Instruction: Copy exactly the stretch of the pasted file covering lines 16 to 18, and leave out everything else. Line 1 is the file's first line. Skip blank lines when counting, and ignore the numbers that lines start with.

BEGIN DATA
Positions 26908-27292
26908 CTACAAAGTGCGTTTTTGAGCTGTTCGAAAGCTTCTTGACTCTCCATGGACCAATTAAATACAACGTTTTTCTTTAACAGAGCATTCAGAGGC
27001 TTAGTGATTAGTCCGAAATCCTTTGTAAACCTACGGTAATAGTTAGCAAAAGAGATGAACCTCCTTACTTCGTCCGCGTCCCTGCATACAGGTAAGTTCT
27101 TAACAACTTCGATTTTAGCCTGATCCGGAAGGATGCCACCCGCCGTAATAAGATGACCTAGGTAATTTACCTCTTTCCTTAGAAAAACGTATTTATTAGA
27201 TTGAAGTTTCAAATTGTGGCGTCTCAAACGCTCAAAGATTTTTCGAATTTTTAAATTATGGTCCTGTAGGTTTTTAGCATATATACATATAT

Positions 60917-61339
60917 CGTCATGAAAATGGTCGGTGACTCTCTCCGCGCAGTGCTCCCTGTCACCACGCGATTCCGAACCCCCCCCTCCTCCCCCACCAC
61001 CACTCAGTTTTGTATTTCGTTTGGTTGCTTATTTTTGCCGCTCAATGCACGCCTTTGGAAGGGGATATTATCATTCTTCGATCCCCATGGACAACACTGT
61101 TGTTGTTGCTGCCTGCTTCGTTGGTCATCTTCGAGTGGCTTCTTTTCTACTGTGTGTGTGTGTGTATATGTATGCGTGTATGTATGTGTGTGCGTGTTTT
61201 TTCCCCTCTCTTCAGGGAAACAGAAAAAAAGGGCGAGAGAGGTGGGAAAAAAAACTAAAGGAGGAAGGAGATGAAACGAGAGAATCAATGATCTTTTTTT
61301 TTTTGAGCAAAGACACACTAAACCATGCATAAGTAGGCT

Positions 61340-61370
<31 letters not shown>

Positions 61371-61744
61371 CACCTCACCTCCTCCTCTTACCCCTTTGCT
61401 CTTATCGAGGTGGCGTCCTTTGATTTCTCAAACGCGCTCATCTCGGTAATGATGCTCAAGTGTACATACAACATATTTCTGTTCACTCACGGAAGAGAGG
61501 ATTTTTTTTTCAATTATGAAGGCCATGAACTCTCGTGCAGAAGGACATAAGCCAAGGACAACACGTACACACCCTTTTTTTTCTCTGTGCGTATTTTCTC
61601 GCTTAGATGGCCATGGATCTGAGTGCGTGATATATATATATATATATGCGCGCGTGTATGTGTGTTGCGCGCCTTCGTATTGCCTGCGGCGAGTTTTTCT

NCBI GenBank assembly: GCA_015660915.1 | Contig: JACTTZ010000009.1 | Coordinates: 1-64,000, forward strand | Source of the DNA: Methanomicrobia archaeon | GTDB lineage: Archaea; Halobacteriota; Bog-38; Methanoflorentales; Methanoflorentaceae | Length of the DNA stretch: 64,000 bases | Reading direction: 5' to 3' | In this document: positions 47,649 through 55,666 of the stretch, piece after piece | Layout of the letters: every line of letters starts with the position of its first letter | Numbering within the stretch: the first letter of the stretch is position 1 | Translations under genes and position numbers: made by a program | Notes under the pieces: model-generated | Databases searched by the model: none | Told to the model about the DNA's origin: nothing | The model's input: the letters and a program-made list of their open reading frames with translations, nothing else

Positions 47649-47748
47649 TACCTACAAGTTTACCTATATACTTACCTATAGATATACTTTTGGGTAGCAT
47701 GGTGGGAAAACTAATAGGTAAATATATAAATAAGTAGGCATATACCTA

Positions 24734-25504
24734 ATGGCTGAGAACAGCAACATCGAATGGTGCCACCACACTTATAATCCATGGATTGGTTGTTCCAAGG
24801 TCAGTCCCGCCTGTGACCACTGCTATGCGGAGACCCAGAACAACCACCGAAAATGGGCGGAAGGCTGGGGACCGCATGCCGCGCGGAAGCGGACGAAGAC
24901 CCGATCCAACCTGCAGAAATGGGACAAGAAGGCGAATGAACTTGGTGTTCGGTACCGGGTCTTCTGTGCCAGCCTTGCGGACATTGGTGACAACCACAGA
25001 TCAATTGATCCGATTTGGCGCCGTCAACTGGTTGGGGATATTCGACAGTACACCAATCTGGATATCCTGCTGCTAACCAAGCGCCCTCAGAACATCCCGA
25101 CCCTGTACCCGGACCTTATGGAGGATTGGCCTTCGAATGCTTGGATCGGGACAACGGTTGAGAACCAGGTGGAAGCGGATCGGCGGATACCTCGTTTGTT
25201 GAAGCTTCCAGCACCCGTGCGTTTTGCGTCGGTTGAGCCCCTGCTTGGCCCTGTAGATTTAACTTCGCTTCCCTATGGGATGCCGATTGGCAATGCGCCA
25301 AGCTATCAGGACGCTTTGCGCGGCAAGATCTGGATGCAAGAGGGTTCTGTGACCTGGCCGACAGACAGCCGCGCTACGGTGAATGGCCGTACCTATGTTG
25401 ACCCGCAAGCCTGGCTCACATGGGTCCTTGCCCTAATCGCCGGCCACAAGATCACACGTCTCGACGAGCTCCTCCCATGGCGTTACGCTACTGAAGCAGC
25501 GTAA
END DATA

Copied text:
61401 CTTATCGAGGTGGCGTCCTTTGATTTCTCAAACGCGCTCATCTCGGTAATGATGCTCAAGTGTACATACAACATATTTCTGTTCACTCACGGAAGAGAGG
61501 ATTTTTTTTTCAATTATGAAGGCCATGAACTCTCGTGCAGAAGGACATAAGCCAAGGACAACACGTACACACCCTTTTTTTTCTCTGTGCGTATTTTCTC
61601 GCTTAGATGGCCATGGATCTGAGTGCGTGATATATATATATATATATGCGCGCGTGTATGTGTGTTGCGCGCCTTCGTATTGCCTGCGGCGAGTTTTTCT